The characters in The Last Jedi are no flatter than those in the original trilogy, but their relationships are more nebulous, their emotional lives less complex. In Lucas’s movies the relationship between Palpatine (Ian McDiarmid) and Anakin Skywalker/Darth Vader (Jake Lloyd as a boy, Hayden Christensen as a young man, and James Earl Jones after his maiming) is clear and well-established. Palpatine takes the lost and fatherless Anakin under his wing and grooms him carefully, playing on his fears and trauma to lead him toward the Dark side.

In The Last Jedi, Kylo Ren agreed to follow Supreme Leader Snoke (Andy Serkiss) for reasons never elaborated. They have no dynamic beyond one holding more power than the other. Ren’s and Rey’s relationship is more affecting, born out of mutual feelings of rejection and abandonment, but it can’t sustain the film’s weightier ideas. The characters’ moralities are too abstract, insufficiently grounded in connections with other people.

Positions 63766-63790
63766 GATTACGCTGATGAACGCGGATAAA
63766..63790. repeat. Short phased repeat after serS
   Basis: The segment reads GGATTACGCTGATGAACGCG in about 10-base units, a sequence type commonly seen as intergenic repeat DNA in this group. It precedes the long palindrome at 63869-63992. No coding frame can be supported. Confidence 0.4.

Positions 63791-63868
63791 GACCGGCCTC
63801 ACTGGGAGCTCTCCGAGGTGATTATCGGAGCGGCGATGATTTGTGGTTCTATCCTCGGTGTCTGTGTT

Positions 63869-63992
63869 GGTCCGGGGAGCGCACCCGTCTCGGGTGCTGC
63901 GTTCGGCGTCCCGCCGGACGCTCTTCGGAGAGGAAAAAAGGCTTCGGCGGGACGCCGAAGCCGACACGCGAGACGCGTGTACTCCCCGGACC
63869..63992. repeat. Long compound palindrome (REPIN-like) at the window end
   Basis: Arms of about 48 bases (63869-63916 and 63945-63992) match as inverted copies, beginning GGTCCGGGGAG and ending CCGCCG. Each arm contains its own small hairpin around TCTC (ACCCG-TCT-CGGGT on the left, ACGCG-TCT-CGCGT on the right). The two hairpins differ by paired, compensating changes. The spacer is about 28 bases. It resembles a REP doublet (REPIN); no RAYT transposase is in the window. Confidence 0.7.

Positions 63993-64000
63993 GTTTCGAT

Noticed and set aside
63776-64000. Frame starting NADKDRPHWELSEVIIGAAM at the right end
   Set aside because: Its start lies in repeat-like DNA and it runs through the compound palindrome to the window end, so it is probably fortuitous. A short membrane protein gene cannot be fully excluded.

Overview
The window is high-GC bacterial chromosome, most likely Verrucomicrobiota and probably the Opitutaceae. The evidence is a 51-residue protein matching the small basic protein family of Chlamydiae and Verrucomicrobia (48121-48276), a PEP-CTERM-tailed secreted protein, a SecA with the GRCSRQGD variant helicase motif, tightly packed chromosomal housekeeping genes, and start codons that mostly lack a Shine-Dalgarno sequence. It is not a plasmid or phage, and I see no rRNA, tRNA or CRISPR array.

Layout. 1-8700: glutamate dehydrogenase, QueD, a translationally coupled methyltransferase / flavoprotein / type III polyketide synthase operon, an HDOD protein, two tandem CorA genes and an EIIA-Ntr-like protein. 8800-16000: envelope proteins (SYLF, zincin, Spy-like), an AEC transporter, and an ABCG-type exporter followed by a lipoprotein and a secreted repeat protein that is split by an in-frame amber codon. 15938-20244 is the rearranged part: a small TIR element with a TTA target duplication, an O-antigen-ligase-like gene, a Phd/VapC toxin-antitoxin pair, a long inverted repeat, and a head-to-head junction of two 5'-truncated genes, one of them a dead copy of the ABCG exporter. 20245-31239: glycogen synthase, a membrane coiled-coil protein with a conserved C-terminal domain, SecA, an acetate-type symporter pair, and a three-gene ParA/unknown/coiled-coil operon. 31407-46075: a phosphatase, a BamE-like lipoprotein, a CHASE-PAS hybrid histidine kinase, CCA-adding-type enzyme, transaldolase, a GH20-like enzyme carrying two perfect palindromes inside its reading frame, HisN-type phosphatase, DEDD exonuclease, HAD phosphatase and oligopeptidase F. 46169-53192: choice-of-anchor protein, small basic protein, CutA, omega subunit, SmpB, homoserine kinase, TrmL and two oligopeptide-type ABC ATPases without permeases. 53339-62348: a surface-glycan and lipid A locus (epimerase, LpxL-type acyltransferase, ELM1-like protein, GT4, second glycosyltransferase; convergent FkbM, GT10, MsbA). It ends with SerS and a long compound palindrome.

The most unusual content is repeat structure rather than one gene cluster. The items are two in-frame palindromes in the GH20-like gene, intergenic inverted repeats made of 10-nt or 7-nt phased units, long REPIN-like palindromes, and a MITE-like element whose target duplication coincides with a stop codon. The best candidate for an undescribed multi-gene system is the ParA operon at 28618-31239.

The Sith Lords’ drama revolves around the player-character Jedi Exile’s relationship with her calculating, morally slippery mentor, Kreia (Sara Kestelman). Kreia — who has lived as both a Jedi and a Sith — is a frustrating teacher, evading questions and nit-picking your decisions while conspiring against you with both your allies and your enemies. Her heel turn late in the game isn’t much of a surprise, but nor is it meant to be. The real weight of Kreia’s relationship to the Exile is that this testing, this treason, is the only way she knows how to show love. In fact, their final confrontation contains something none of the movies ever managed: two women explicitly professing love for one another. This is another foundational element of adult storytelling, the idea that emotions are fundamentally inseparable, that love and hate can coexist, become conflated, and run together in a hundred other ways.